NEW YORK (TheStreet) -- Janet Yellen replaced one question with another. If people were asking before what the Federal Reserve would do to interest rates once the unemployment rate went below 6.5%, surely they are now scratching their heads over what the central bank's target of "maximum employment" really means.
"In determining how long to maintain the current 0 to 1/4% target range for the federal funds rate, the Committee will assess progress -- both realized and expected -- toward its objectives of maximum employment and 2% inflation,'' the Fed said in the first post-meeting statement of the Federal Open Market Committee since Yellen became its chair in January.
And with that, the central bank's 6.5% unemployment target officially bit the dust, replaced by a standard that raises at least as many questions.
In a press conference, Yellen put some meat on the bone, but the picture was more or less what Fed watchers have been piecing together on their own.
She emphasized measures like the high level of involuntary part-time employment among workers who can't find full-time work, the dropping level of labor force participation (though she, like her predecessor Ben Bernanke, said the dip mostly represents a wave of Baby Boomers retiring) and the difference between the short-term unemployment rate and the still-unusually high rate of people unemployed for longer than six months.
For now, the change in language about what could change the Fed's policy leads to little change in the policy itself. The Fed is still going to leave rates that it controls near zero for at least another year, while reducing its purchases of Treasuries and mortgage bonds that have been keeping market interest rates low.
Thirteen of the 16 FOMC participants at this meeting think the central bank will first raise the fed funds target rate in 2015 -- nearly unchanged from the 12 Fed governors and regional Federal Reserve Bank presidents who thought so in December, the last time the Fed released the data.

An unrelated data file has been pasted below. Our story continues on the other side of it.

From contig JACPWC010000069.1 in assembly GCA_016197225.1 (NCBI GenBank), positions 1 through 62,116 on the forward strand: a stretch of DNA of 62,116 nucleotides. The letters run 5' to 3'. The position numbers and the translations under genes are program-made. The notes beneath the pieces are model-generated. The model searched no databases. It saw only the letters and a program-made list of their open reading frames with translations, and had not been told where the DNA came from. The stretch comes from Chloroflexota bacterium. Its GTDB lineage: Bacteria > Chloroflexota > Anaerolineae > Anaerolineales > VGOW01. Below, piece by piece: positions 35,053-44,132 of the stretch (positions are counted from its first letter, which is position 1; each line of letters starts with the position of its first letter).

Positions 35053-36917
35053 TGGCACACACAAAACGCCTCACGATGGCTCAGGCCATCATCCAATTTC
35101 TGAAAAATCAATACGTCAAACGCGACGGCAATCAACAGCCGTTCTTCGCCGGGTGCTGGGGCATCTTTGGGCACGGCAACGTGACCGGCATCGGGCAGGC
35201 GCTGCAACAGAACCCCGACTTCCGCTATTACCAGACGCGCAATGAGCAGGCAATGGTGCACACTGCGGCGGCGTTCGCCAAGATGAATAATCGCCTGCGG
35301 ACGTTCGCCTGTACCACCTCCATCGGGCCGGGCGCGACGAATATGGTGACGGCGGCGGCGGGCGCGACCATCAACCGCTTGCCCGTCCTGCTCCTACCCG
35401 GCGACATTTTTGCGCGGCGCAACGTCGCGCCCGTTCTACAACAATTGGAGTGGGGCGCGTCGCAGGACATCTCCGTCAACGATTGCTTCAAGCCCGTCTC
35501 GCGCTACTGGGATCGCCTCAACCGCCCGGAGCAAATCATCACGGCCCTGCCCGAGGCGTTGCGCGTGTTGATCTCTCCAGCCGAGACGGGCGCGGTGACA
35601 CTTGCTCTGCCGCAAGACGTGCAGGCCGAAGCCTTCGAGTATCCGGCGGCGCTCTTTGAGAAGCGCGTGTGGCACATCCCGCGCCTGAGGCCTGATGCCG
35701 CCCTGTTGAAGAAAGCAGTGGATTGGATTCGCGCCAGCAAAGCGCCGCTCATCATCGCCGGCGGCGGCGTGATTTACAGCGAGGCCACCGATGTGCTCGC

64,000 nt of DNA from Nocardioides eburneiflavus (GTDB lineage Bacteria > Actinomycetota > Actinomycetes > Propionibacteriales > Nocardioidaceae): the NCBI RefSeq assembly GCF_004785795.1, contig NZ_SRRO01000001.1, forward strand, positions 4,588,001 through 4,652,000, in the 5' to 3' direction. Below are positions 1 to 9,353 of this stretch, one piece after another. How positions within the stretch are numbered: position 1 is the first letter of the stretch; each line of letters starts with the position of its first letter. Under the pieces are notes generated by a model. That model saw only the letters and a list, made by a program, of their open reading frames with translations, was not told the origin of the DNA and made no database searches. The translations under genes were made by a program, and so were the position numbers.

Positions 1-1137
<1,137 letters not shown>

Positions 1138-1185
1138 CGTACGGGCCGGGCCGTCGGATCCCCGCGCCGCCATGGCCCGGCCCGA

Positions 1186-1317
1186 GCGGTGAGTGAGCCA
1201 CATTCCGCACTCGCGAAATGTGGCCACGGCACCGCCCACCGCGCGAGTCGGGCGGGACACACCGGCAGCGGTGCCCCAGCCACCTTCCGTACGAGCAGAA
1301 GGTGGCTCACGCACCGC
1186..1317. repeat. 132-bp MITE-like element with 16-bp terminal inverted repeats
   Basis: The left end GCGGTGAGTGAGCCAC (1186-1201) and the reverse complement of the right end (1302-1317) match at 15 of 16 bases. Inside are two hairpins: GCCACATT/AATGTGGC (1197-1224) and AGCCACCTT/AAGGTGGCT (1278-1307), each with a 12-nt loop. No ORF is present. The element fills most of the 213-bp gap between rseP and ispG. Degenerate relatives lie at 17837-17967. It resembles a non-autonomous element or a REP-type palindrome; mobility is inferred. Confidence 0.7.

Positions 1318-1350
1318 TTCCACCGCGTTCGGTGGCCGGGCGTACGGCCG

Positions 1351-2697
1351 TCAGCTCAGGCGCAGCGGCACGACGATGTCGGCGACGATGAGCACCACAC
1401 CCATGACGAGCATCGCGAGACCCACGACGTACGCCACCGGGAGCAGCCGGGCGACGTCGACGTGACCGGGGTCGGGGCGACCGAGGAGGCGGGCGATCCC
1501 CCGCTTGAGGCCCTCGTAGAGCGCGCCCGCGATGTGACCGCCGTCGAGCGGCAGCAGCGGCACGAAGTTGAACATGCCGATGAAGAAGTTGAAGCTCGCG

If anything, the Fed actually sent a signal that it's backing off increases a little. In December, two members thought this year was the time to begin raising rates -- and now there is only one member giving that answer.
In one of the notable moments of the press conference, Yellen gently rebuked the Wall Street Journal's Jon Hilsenrath for making too much of the Fed's small shift in inclination to tighten by 2016.
"I don't think it's appropriate to read too much into it,'' Yellen said.
The policy shows almost no short-term impact from the growth hiccup this winter, which led the Fed's governors and bank presidents to trim their forecasts for growth.
The Fed says the economy will grow 2.8% to 3% this year -- about in line with private forecasts, and below a range of 2.8% to 3.2% the governors predicted in December 2013. Unemployment will fall to 6.1% to 6.3%, versus a December 2013 projection of 6.3% to 6.6%.
Given the slowdown, it's probably smart not to make major changes. And that's consistent with the smart, stable image Yellen has projected for years -- as well as with her entirely correct assessment that consumer balance sheets, tight credit and sluggish wage growth means it's too soon for the Fed to take away the punchbowl.
This article represents the opinion of a contributor and not necessarily that of TheStreet or its editorial staff.